Monday, December 05, 2011

MLR is Stupid

Obamneycrap has decided to treat the health insurance industry as a regulated monopoly. There are inherent problems in that approach.

The federal government has no direct authority to regulate insurance. That duty was deferred to the state under the McCarran-Ferguson Act of 1945.

Perhaps the same folks that never bothered to read the Constitution, or the law they passed known not so affectionately as Obamacare, either never read McCarron-Ferguson or chose to ignore it.

The second problem, as if issue number one isn't enough, is insurance is marketed in a competitive environment. In spite of comments otherwise, most insurance products (and certainly health insurance) do not operate as a monopoly.

Which brings us to the MLR debate. The federal government has decided it is within their purview to dictate policy benefits, premiums, who must be covered, the conditions under which a policy must be issued and also have decided what is an appropriate payout formula for claims.

MLR requires carriers that write fully insured group health insurance plans to reserve no more than 15% of premiums for administration and overhead.

Carriers that write individual major med may use no more than 20% of premiums for administration and overhead.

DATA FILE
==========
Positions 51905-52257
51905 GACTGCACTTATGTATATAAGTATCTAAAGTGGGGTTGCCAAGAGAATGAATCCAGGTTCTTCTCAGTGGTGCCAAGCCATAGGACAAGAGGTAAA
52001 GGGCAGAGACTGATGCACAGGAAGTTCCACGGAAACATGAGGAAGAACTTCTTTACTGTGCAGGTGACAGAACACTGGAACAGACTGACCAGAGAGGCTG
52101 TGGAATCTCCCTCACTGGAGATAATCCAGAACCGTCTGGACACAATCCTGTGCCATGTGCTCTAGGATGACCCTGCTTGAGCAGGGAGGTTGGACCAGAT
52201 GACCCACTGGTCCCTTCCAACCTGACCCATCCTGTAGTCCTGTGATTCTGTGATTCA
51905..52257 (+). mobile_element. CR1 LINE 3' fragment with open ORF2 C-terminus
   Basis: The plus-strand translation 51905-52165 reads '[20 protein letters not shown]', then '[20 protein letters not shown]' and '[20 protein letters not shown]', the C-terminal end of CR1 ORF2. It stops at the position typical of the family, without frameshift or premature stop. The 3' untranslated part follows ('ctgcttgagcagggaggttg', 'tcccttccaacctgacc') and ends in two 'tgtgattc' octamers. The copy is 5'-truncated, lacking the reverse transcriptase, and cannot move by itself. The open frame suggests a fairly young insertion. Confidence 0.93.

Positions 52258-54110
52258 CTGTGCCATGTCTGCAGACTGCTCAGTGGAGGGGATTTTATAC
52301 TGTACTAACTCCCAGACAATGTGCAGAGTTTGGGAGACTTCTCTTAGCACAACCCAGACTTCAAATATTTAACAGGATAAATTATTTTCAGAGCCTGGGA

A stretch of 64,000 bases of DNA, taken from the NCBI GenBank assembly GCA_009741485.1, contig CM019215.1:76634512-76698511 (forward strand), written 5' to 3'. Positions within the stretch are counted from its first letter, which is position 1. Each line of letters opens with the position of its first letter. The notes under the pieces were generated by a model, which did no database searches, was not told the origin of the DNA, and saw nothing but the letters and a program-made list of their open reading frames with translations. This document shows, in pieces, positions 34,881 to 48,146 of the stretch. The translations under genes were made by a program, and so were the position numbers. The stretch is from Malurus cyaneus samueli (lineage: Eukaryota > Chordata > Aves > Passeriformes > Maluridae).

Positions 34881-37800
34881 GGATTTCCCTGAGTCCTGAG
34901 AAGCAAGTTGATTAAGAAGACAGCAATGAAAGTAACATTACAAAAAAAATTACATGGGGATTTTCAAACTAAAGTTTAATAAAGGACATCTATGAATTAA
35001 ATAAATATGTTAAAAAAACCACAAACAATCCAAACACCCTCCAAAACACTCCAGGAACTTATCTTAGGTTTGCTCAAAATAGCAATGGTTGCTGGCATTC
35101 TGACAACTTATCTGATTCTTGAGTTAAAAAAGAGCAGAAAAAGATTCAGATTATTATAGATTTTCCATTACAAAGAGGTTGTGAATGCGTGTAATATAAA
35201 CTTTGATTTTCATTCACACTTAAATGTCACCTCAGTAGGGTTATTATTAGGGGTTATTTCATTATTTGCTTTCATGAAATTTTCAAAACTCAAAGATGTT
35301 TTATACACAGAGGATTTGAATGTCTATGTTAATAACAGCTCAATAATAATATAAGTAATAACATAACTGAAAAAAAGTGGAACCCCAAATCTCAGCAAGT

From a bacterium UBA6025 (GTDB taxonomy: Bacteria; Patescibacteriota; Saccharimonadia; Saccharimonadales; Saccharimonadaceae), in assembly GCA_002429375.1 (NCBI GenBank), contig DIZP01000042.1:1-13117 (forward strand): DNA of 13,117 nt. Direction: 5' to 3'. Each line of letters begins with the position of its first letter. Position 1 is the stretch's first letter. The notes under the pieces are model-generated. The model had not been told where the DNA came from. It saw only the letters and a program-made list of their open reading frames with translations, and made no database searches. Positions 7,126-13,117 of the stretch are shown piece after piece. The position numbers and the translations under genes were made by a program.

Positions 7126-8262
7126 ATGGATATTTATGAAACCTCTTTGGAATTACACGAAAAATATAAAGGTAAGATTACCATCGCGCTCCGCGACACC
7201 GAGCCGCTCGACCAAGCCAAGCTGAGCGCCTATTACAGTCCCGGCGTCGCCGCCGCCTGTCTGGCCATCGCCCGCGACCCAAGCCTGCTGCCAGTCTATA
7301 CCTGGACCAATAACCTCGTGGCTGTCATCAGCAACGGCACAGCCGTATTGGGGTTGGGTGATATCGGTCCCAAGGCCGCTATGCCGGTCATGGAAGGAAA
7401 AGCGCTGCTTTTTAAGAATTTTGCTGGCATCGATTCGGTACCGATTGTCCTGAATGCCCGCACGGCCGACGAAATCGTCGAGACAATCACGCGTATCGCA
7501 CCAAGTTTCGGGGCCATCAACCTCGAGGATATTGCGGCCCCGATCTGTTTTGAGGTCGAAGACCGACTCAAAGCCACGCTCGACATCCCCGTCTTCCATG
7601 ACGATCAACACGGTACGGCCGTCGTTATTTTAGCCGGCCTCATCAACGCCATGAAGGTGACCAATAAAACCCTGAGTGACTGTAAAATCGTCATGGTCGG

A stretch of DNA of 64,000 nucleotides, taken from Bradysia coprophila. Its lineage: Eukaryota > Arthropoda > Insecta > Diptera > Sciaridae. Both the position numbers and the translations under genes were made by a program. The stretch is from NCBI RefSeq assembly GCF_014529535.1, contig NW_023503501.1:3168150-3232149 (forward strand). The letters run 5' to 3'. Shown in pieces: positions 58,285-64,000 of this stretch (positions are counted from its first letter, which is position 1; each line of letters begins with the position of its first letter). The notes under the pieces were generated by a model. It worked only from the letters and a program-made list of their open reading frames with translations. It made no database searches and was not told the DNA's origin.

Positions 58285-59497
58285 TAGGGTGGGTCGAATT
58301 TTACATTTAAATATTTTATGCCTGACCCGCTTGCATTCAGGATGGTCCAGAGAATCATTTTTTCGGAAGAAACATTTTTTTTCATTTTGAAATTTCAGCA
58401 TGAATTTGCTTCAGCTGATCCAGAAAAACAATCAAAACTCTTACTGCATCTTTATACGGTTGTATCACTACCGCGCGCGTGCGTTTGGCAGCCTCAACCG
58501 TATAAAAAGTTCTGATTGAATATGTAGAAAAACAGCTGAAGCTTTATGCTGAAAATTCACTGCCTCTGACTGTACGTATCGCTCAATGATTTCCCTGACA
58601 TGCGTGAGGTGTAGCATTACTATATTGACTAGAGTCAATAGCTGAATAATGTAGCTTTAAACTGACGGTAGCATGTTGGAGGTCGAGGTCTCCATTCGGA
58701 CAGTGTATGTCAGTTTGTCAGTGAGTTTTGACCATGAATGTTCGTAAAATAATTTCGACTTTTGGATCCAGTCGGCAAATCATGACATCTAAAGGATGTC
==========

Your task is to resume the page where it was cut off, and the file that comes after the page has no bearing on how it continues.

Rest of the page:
In other words, the medical loss ratio for fully insured group health must be no less than 85% and for individual major medical, no less than 80%.

Sounds fine to some but there is a flaw, especially when you consider carriers operate in a free market. If their price is too high they will not write new business and may well lose existing business.

If it is too low they may find themselves losing money which usually means an over-correction the other way moving them to the non-competitive side of the fence.

Some of the Congress critters have pointed to areas where a carrier (usually Blue Cross) have captured 60% or more of the market. Their view is, the carrier is unfairly controlling the market and effectively eliminating competition.

OK, let's play along with that for a moment in light of MLR.

Say HHS decides to investigate the carrier and wants to audit their books to see if they are adhering to MLR. Upon doing so, they learn the carrier's MLR for fully insured group health is 75% instead of the mandated 85% figure.

Will HHS then tell the carrier to lower their rates to come into compliance with the 85% rule? If the carrier does so will not that make them even more competitive, leading to an even more market domination.

But what if the audit shows the carrier has an MLR of 90%? Will they make them raise their rates?

I doubt it.

Basically in addition to being stupid, MLR punishes the competition if a carrier tries to pull a fast one and retain more premium dollars for themselves but also punishes those who are efficient.

There is a word for that.
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